What is morality?

I am not a philosopher, but I think this is a fascinating question to explore. I’d like to point you all to a post by Christian blogger Ken Brown, in which he explores the implications of an interventionist god who does not prevent all evils.

We had such a vigorous discussion in the comments that he made a second post to further explore the difference between theistic and atheistic approaches to morality and the problems of evil.

Please read the comments there and participate if you are so inclined. My question for you, my dear readers, is what you think the nature of morality is?

Ken sees moral codes as truth claims: if something is good, that is a fact about the world, in something like the way that gravity or the structure of the atom are facts. So, is a claim like “Murder is bad” something that can be true or false in an objective sense?

I see moral codes as personal choices – sometimes (nearly) universal, but nevertheless inherently subjective. I follow Hume in seeing “is” and “ought” statements as inherently separate types of statements. Is a claim like “murder is bad” more of a preference than a fact?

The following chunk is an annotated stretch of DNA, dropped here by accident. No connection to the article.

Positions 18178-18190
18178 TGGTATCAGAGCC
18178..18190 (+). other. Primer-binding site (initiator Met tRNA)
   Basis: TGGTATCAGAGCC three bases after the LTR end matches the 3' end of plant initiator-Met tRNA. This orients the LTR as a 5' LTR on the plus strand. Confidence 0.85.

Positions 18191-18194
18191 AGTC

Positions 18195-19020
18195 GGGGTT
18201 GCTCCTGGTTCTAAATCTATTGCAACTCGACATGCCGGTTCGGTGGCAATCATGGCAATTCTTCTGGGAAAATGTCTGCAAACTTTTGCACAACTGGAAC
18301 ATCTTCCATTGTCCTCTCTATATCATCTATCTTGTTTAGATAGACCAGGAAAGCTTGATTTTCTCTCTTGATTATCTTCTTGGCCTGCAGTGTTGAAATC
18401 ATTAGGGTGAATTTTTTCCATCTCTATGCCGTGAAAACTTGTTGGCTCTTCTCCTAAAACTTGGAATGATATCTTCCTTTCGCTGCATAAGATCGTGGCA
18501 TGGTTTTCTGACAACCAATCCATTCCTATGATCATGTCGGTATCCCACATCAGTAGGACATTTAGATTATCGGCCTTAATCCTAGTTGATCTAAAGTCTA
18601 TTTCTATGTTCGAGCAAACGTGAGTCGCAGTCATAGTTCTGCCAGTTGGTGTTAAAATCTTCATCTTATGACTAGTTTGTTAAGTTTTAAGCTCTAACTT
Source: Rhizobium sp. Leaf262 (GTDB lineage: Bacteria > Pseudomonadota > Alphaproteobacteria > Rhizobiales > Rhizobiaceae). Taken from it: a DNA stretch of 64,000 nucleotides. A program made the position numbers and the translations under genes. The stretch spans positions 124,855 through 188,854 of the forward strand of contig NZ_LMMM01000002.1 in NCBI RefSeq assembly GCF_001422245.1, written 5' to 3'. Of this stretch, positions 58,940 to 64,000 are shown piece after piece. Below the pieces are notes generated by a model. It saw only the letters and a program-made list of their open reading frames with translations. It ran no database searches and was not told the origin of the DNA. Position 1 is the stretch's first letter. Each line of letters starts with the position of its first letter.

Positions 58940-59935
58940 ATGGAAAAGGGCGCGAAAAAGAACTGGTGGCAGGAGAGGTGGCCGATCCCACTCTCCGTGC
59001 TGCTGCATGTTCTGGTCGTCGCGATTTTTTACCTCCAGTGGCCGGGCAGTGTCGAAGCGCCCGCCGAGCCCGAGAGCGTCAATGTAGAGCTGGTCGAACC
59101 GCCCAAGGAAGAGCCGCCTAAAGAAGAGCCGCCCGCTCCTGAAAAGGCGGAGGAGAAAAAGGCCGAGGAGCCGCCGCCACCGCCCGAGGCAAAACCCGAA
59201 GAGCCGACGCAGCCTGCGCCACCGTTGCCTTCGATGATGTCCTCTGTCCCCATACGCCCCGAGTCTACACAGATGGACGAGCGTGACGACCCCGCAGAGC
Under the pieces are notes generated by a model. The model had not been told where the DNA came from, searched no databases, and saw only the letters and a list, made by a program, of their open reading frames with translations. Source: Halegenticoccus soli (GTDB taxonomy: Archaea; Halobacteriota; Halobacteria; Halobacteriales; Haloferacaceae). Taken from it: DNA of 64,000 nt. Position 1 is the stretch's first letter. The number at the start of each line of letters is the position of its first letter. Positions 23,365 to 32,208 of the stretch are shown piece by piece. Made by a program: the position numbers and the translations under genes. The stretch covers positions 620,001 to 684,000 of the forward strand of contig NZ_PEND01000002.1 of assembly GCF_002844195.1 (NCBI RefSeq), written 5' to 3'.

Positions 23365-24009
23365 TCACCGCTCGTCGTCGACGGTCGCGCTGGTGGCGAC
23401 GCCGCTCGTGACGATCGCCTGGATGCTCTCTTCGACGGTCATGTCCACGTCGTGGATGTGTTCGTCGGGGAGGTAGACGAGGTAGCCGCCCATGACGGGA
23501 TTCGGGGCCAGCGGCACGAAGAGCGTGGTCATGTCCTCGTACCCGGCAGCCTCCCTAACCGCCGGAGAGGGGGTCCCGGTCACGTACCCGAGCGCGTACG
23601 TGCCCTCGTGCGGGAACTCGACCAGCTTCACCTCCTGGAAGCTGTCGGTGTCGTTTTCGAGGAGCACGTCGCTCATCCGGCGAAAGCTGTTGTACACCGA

This divide is not simply a theist-atheist divide: I know atheists who would agree with Ken that morality has an objective basis external to us, and I suspect that there are theists who do not. What do you think? How do you understand morality?


One Response to “What is morality?”

  1. On moral obligation « Friendly Humanist Says:

    […] issues) with Ken Brown and other commenters on his blog, and have posted some of my own thoughts here. Ken and colleagues are coming specifically from a Christian perspective. (I have yet to see them […]

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